Robert Bardo: Lifetime in Prison for Evil Killer

In last week’s blog, I told you about Wyatt Earp and the infamous Gunfight at the OK Corral. This week’s case is the case of Robert Bardo. In a sad and pointless crime, Bardo stalked and killed Rebecca Schaeffer, a young and promising actress, in 1989.

Robert Bardo

Robert Bardo was a military brat, the seventh child of a noncommissioned Air Force officer, and a Japanese mother. Young Robert did not enjoy a happy childhood, as the family often moved before they settled in Tucson, Arizona. Also, an older sibling abused Robert. At one point, Bardo threatened suicide, landing him in a foster home.

Robert Bardo mugshot (California Department of Corrections and Rehabilitation)
Robert Bardo mugshot (California Department of Corrections and Rehabilitation)

Mental illness ran in Bardo’s family. Doctors diagnosed Robert himself with bipolar disorder. At age fifteen, he spent a month in an institution for treatment for his emotional problems. Whatever the treatment, it didn’t help much. Bardo dropped out of high school in the ninth grade and worked as a janitor for a fast-food restaurant chain.

Three times between early 1988 and mid-1989, Robert found himself arrested for domestic violence and disorderly conduct. Neighbors complained about his strange and threatening behavior toward them.

Robert Bardo, Stalker

In 1986, Bardo began stalking actress Rebecca Schaeffer. At the time, Schaeffer starred with Pam Dawber in the hit CBS television series My Sister Sam. Bardo wrote many letters to Schaeffer and tried to gain access to the set where Warner Brothers filmed the show. He paid a Tucson detective agency $250 to obtain Schaeffer’s home address, which the agency obtained through Department of Motor Vehicles records.

Rebecca Schaeffer (L) with actress Pam Dawber (R)
Rebecca Schaeffer (L) with actress Pam Dawber (R)

On July 18, 1989, Bardo confronted Schaeffer at her West Hollywood apartment. He was angry she appeared in a sex scene in the film, Scenes from the Class Struggle in Beverly Hills. In his eyes, this caused her to “lose her innocence” and become “another Hollywood whore.” But he didn’t say this when he encountered Schaeffer. Instead, he claimed to be a huge fan.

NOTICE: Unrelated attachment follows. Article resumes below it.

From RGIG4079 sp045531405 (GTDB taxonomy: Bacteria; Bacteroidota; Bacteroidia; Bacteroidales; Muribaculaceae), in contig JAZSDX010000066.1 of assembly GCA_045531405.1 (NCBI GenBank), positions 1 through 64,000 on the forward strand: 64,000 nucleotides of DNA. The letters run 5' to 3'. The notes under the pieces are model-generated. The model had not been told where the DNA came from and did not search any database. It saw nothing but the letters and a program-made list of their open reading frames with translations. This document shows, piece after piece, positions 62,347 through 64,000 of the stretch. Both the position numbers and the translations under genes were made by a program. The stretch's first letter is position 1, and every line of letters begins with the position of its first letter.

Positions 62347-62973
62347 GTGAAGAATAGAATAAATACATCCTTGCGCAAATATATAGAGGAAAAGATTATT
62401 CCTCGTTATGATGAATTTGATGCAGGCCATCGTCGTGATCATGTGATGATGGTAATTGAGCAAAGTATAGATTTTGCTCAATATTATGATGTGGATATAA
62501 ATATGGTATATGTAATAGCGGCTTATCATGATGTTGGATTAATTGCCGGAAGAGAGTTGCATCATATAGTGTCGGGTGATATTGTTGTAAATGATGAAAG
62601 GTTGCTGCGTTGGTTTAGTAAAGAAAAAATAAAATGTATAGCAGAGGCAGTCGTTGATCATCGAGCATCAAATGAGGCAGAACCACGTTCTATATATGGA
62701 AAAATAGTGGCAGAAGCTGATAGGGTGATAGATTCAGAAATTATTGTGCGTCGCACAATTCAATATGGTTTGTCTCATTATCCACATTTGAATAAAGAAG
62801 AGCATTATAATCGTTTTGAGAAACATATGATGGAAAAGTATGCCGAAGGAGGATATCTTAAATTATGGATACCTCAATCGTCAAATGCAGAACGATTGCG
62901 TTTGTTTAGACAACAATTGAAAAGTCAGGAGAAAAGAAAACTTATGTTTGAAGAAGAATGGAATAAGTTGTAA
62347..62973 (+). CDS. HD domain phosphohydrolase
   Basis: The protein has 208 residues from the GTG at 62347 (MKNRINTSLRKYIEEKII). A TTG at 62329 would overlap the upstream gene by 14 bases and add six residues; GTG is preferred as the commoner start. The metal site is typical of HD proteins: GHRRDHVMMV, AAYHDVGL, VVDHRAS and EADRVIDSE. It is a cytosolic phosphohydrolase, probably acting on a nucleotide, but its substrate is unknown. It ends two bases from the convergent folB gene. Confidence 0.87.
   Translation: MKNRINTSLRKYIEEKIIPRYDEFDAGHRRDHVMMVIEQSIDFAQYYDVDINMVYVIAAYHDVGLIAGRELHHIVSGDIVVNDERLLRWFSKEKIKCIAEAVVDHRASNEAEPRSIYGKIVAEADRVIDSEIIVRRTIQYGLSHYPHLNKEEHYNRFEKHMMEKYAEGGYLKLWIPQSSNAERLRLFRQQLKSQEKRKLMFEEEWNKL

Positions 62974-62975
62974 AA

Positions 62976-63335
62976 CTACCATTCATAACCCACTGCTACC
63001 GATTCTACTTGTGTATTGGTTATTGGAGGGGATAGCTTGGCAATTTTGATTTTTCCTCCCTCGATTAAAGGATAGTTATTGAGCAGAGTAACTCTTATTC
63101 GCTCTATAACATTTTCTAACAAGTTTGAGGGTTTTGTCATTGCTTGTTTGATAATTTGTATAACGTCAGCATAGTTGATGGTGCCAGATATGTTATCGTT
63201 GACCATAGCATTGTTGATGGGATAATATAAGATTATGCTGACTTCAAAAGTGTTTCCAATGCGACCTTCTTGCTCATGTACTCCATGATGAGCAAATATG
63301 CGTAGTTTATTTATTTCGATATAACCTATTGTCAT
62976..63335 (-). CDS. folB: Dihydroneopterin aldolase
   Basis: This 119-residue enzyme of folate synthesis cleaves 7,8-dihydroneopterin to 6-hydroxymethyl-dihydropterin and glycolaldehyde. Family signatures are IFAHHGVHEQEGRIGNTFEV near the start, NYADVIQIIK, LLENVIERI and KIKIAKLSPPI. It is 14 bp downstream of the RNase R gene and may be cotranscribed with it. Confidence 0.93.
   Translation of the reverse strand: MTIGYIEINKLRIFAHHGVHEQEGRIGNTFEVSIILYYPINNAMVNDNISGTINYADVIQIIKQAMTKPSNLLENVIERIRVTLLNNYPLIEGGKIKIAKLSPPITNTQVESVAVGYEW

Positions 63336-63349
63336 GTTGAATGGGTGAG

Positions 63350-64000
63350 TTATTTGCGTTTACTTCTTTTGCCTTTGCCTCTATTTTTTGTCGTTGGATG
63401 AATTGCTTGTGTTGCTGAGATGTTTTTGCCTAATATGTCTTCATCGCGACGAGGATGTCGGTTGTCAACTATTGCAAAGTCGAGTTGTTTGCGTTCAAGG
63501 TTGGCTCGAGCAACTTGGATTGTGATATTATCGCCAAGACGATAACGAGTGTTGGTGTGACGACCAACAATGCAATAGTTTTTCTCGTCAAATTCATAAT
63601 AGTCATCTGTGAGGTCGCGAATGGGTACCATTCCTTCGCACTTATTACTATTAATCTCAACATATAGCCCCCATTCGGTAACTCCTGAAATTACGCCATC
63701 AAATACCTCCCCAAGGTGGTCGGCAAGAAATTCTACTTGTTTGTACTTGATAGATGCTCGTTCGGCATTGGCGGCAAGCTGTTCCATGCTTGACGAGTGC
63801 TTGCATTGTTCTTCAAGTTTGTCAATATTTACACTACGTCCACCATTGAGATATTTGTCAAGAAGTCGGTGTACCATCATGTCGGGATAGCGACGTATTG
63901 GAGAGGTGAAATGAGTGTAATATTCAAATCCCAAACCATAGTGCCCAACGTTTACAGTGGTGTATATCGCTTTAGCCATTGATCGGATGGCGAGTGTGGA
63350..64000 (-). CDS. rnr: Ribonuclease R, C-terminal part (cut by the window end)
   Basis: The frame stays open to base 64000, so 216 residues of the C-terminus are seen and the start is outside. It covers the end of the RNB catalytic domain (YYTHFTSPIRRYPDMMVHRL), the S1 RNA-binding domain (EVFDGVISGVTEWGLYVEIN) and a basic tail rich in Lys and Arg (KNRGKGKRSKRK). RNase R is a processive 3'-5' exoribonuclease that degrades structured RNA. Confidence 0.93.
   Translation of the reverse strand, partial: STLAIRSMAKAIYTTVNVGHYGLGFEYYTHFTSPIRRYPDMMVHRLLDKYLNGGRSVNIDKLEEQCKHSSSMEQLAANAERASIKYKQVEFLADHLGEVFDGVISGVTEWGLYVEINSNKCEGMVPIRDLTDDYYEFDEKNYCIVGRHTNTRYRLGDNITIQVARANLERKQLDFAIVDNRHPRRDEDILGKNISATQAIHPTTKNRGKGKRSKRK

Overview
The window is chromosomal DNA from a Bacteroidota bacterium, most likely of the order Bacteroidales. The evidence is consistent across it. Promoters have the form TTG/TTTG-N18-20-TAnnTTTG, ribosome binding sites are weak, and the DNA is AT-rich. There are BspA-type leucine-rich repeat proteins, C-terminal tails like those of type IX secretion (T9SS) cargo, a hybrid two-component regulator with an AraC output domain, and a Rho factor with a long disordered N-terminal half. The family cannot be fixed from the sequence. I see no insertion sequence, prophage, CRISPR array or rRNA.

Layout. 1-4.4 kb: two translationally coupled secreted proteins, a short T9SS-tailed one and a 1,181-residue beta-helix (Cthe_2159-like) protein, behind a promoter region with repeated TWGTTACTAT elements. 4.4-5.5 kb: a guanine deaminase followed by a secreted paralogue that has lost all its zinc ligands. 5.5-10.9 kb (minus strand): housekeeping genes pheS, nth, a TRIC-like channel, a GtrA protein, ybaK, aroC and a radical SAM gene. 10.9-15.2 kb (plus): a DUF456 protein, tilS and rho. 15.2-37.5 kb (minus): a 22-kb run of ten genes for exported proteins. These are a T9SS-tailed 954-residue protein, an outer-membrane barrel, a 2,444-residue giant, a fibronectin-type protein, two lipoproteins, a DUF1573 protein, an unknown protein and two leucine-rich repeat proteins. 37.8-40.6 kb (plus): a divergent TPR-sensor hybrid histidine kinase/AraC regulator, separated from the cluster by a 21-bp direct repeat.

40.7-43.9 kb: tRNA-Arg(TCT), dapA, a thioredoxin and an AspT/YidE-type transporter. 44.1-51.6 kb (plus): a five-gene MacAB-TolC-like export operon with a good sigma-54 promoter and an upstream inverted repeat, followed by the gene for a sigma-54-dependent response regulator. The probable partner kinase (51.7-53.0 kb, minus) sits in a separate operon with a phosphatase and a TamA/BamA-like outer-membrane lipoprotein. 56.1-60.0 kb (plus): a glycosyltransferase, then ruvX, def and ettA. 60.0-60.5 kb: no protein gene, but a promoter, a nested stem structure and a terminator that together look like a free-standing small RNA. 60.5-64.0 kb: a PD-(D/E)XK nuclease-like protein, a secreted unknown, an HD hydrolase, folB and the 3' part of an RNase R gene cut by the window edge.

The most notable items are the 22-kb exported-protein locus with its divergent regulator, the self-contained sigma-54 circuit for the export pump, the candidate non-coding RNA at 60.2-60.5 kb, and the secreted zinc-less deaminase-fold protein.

Rebecca Schafer, circa 1985. (Getty Images)
Rebecca Schafer, circa 1985. (Getty Images)

Robert Bardo Kills Rebecca Schaeffer

After his encounter with Schaeffer, Bardo went to a diner to eat breakfast. About an hour later, after eating, he returned to Schaeffer’s apartment and rang the bell. Bardo shot her in the chest when she opened the door, killing her.

The entrance to Rebecca Schaeffer's apartment. Robert Bardo shot and killed her when she answered the door.
The entrance to Rebecca Schaeffer’s apartment. Robert Bardo shot and killed her when she answered the door.

Police arrested Bardo in Tucson, where they found him wandering in traffic.

Marcia Clark prosecuted Bardo’s case for the State of California. (Clark later became famous as the lead prosecutor in the O.J. Simpson murder trial). Bardo’s attorneys conceded he shot Schaeffer but argued he was mentally ill.

Robert Bardo in court (ABC)
Robert Bardo in court (ABC)

Juries don’t often accept an insanity defense, and they didn’t buy it in this case. The jurors found Bardo guilty of first-degree murder. The judge sentenced him to life in prison without the possibility of parole.

Epilogue

Before stalking Schaeffer, Bardo stalked youth peace activist Samantha Smith until she died in a 1985 plane crash.

After Schaeffer’s murder, the U.S. Congress passed the Driver’s Privacy Protection Act, which prohibits state Departments of Motor Vehicles from disclosing home addresses. California also enacted the nation’s first anti-stalking law.

When he shot Shaeffer, Bardo carried a red paperback copy of Catcher in the Rye, the same book Mark Chapman brought with him when he murdered John Lennon. He tossed the book onto the roof of a building as he made his escape. Bardo claimed it was a coincidence and not an attempt to emulate Chapman. But Chapman later revealed Bardo sent him letters asking about living in prison.

Robert Bardo resides (2022) in the Avenal State Prison in Avenal, California, about halfway between San Francisco and Los Angeles.